The new NHS app is now available to download, with all GP practices expected to be online by July
GP Online has reported that the NHS app is now available through Google Play and the Apple store.
A pilot scheme saw 3,000 users testing the app. Now, patients across the country can use it, with all functions – including booking appointments, reading medical records and ordering prescriptions – due to be available before July.
GP practices themselves still have some reviewing to do before all patients can access their information. Most will go live between April and June, NHS leaders have said.
NHS England deputy chief executive, Matthew Swindells, said the app would “put the NHS into the pocket of everyone in England”.
“We see the app as the digital front door into the NHS, for those who want to use it, and once rolled out we will continue to develop and enhance its offer to patients, making it the must have health app for everyone in England.
Professor Helen Stokes-Lampard, Chair of the Royal College of GPs, agreed that the app is likely to be useful – but added that safeguards must be in place.
She said: “Technology plays an increasingly important role in the NHS, and in our patients’ lives.
“The new NHS App promises to be a significant and constructive step forward in using technology to support patients to manage their own care and wellbeing.
“We hope it will make navigating primary care services easier for patients by making it possible for them to book appointments, order prescriptions, and check their medical records on their smartphone, if they wish to.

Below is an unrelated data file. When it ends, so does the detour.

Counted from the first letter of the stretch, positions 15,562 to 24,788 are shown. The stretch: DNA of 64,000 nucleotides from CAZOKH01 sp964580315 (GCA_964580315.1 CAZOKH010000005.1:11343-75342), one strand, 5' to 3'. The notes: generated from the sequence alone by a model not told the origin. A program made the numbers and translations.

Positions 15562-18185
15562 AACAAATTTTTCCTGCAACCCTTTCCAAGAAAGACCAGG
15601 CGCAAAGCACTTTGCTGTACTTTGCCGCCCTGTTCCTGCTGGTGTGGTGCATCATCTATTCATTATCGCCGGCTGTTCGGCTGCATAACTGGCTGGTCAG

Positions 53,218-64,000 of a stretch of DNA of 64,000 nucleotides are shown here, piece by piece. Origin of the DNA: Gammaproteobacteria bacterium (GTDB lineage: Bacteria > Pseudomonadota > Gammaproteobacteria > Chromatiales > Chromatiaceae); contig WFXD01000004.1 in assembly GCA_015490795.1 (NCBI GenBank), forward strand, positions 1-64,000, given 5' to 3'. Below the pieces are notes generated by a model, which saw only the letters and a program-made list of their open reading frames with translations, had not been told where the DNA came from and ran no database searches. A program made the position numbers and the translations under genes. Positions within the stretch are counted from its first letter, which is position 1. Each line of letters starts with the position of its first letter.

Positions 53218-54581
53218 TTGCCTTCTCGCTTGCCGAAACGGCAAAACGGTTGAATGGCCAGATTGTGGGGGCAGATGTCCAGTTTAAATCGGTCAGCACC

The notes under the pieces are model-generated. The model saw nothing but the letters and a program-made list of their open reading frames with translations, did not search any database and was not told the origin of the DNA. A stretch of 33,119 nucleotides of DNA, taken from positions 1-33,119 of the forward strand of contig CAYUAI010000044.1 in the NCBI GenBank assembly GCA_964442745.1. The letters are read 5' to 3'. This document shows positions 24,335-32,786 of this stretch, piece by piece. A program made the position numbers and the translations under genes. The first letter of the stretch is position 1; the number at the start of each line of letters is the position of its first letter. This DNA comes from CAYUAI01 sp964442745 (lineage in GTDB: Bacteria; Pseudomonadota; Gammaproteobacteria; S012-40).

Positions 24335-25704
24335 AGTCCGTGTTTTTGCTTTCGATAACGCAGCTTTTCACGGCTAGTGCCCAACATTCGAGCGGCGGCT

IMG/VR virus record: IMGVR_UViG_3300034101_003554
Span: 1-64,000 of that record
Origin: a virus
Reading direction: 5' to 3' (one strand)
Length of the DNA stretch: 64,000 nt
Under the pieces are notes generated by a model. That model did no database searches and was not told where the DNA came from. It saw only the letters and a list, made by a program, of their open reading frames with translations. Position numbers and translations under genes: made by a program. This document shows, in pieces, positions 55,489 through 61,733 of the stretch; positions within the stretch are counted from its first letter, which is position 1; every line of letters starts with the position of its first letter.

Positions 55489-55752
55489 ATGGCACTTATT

“Many GP practices already offer patients a range of digital services, such as self-check-in desks and text message reminders for appointments, and electronic symptom checkers and email contact with their surgery.
“This app will certainly complement those initiatives, but we need to make sure that patients who do not have access to a smartphone – or are just not as tech-savvy – can continue to make bookings and access healthcare in more traditional ways.
“For those that do use it, adequate safeguards must be in place to ensure the utmost protection of patients’ personal data, especially as people’s confidential medical records will now be accessible via their mobile phones if they choose this option and therefore, potentially more vulnerable to security breaches.
“It’s also essential that the app is thoroughly and independently evaluated to ensure it is safe and cost-effective, and ultimately, beneficial to both patients and GP practices without unnecessarily increasing our workload.”